Parents are often concerned when their child hasn’t started to talk as early as their peers. If you’re worried that your child isn’t meeting their communication milestones, know that you’re not alone. We’re here to help you and your child through this early and important stage of their life. For starters, check out the following link for further information. https://kidshealth.org/en/parents/not-talk.html
Here at Mt Pritchard Kindy, we work with children one-on-one and in group settings to develop their speaking, listening, comprehension and expressive language skills.
We know that children are only ready to learn when they feel relaxed and secure in a trusting environment. That’s why we prioritise ensuring they have a positive relationship with a familiar educator.
Shared engagement allows for quality interactions which facilitate imitation and learning. We let children show us their favourite activities. Allowing them to lead us to the things they find most interesting sets up a foundation for sustained engagement. This is essential for them to access opportunities to learn from us.
Interactions don’t have to start with words. It can come in the form of back and forth imitations of actions, sounds and responses, e.g. mimicking an action your child makes with a toy.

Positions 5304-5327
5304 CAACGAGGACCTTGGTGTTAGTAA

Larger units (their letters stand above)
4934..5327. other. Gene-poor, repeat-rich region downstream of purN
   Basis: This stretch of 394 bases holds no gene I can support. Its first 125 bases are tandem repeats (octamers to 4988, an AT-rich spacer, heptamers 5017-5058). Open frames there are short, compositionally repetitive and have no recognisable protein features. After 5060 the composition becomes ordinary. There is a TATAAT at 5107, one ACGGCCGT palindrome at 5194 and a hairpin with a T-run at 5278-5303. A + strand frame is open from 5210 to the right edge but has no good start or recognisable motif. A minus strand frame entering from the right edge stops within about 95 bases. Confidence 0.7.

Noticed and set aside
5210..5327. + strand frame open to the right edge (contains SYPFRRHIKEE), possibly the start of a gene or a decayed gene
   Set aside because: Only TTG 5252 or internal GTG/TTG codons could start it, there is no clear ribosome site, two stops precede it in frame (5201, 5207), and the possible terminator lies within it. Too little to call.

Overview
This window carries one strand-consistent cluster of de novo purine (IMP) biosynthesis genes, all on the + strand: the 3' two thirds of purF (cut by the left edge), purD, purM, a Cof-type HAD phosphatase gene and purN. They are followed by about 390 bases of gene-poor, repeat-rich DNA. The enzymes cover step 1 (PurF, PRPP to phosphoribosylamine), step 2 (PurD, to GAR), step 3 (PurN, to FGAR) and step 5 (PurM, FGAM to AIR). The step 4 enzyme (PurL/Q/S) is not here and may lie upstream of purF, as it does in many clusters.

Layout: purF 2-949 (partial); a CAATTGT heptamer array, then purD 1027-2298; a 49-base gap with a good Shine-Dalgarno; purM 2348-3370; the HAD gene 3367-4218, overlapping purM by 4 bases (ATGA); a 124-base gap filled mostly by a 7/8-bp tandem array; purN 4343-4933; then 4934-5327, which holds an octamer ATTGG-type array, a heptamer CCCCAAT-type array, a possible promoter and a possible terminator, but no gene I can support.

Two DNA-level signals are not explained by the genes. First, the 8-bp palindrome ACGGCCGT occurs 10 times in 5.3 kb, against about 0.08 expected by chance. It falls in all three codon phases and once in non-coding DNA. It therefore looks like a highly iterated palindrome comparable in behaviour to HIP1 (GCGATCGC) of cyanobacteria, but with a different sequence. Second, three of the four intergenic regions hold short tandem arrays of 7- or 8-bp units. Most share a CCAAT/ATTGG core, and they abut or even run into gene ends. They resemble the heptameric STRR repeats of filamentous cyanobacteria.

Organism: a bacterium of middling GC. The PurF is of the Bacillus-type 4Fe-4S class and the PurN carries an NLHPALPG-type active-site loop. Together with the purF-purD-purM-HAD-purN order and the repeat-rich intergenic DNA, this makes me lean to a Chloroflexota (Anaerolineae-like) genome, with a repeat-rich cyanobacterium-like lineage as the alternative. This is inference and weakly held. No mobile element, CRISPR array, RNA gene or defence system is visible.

Know that children use the form of communication that appears to be most effective to get what they want. Whether it is a tantrum on the ground or pulling your hand towards the fridge, children will continue these early behaviours if they see that it gets results.
At Mt Pritchard Kindy, we show children that words are much more effective than gestures and behaviours.
Let me share an example:
Child A didn’t want child B chasing him in the playground. Some educators might just redirect the children and miss the learning opportunity. Instead, we modelled how we can move our hand forward and say, “Stop”, right then and there. It worked like a charm. Both children learned the meaning of ‘stop’ and just like that, child A uttered his first word, “stop”. It was a powerful word for him and a great start to his formal language use.
Introducing books at an early age is a great way to promote their communication, particularly their comprehension and use of simple vocabulary. Reading one-on-one with a child doesn’t have to involve reading every word on the page. In fact, it is most effective when children are given the chance to have a ‘conversation’ about the pictures they see. Allow them to tell their story, whether it’s through simple words, e.g. “Look!”, or sounds “Baa”. We’ll explore some strategies to make the most of reading in the coming weeks. But for now, have a look at https://www.readingrockets.org/article/dialogic-reading-effective-way-read-aloud-young-children.
At Mt Pritchard Kindy, we’re able to consult with a Speech Pathologist and have regular discussions about various developmental issues. So if you have any queries or concerns, be sure to let us know. Our staff are here to support you and your child at every stage of their development.